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Be Careful with the -a Team
The first letter of the alphabet is also a common English word that is virtually synonymous with one. As a word, a is the very antithesis
This might help explain why there’s so much confusion about a group of words that I call “the -a team.” Here they are: bacteria, criteria, data, media, phenomena, Sierra. As you can see, all end in the letter a, which just sounds
so darned singular that these words continue to confound even careful writers and speakers. Because the fact is, they’re all plural.
Staphylococcus is a virulent form of bacteria. No problem there, but Staphylococcus is a virulent bacteria, well, now we have a problem. The singular is bacterium. So a sentence like The bacteria in the cut was infecting it is flawed—the bacteria were infecting it.
It’s the plural of criterion, a standard used for judging, deciding, or acting. The sentence Honesty is our chief criteria is
ungrammatical; there can’t be only one criteria. Make it Honesty is our chief criterion or Honesty is one of our chief criteria.
Your criteria are your standards, plural.
Those who know that criteria is plural aren’t out of the woods yet either: many believe the singular is “criterium.” And there are some who will
reveal to you their “criterias.”
John B. Bremner, in Words on Words, states unequivocally, “The word is plural.” This one is thorny, because the singular, datum, is
virtually nonexistent in English. Many people see data as a synonym for information, and to them, These data are very interesting sounds downright bizarre. Maybe, but it’s also correct. English scholar Theodore M. Bernstein says, “Some
respected and learned writers have used data as a singular. But a great many more have not.”
Among the language’s most abused words is media, a plural noun; medium is the singular. A medium is a system of mass
communication: The medium of television is a prominent component of the mass media.
Every day we hear and read statements like The media is irresponsible or The media has a hidden agenda. In those sentences, media should be followed by are and have.
There are some who prefer and defend the media is and the media has. To them, the various means of mass communication—newspapers, radio,
TV, magazines, blogs, etc.—make up one “media.”
But writers should insist on the media are. It’s important that people think of the media as many voices, opinions, and perspectives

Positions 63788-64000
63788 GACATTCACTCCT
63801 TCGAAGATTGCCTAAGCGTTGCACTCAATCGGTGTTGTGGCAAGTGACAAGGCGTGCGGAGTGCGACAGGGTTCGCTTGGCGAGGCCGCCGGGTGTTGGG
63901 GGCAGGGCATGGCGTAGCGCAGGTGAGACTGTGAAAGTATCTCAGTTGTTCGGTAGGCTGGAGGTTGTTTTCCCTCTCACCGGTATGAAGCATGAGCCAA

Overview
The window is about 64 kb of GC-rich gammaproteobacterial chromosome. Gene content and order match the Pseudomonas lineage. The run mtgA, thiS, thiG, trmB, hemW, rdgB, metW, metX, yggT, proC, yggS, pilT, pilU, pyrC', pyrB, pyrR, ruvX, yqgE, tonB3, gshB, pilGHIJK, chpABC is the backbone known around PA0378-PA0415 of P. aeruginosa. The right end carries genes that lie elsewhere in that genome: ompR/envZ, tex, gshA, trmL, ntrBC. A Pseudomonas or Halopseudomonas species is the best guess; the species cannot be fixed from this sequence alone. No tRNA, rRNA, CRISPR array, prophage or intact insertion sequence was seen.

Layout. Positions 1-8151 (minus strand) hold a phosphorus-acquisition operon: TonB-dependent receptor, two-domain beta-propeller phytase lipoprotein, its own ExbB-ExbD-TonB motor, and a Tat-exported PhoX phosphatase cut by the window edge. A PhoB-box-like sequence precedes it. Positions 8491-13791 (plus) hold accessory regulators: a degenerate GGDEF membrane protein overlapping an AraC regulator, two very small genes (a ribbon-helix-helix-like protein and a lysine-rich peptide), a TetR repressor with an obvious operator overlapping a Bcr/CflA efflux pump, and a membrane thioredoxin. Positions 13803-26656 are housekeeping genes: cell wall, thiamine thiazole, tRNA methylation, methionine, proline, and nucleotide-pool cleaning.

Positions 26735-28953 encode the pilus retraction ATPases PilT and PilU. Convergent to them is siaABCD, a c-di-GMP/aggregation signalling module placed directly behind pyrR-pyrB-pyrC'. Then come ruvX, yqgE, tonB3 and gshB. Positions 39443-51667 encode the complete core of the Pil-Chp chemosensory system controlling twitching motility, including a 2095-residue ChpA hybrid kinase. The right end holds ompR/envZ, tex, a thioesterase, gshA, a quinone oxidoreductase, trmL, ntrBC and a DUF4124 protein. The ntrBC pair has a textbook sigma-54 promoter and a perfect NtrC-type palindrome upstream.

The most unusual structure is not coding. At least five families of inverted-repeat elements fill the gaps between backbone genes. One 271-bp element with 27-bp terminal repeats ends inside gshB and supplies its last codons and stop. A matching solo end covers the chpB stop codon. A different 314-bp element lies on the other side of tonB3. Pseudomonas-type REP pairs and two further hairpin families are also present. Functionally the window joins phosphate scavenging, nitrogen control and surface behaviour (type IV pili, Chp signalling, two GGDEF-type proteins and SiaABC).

rather than one monolithic entity.
This troublemaker baffles even articulate speakers. Phenomena is plural; phenomenon is singular.
“Management is a universal phenomenon,” declares a business website. But a commentator on national television had it exactly backward. He
spoke of “the phenomena of climate change” and later used phenomenon as a plural. Others say “phenomenas” when they mean phenomena.
Avoid “Sierras” when the topic is the vast California mountain range. An online camping guide says, “Translating from Spanish, sierra is plural in
itself.” The Sierra Nevada Alliance, a conservation organization, elaborates: “The Sierra Nevada is a single, distinct unit, both geographically and
topographically, and is well described by una sierra nevada. Strictly speaking, therefore, we should never pluralize the name—such as Sierras, or
Sierra Nevadas, or even High Sierras …”
“Strictly speaking,” you say? What a concept!
Because of the e-newsletter’s large readership, please submit your English usage questions through GrammarBook.com’s “Grammar Blog.”
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Following are more selections from a perverse set of rules that are guilty of the very mistakes they seek to prevent. English teachers, students, scientists, and writers have been circulating these self-contradictory rules for more than a century.
Rules for Writing Good: Writing Tips
1. By observing the distinctions between adjectives and adverbs, you will treat your readers real good.
2. Parallel structure will help you in writing more effective sentences and to express yourself more gracefully.
3. In my own personal opinion at this point in time, I think that authors, when they are writing, should not get into the habit of making use of too many unnecessary words that they don't really need.
Learn all about who and whom, affect and effect, subjects and verbs, adjectives and adverbs, commas, semicolons, quotation marks, and much more by just sitting back and enjoying these easy-to-follow lessons. Tell your colleagues (and boss), children, teachers, and friends. Click here to watch.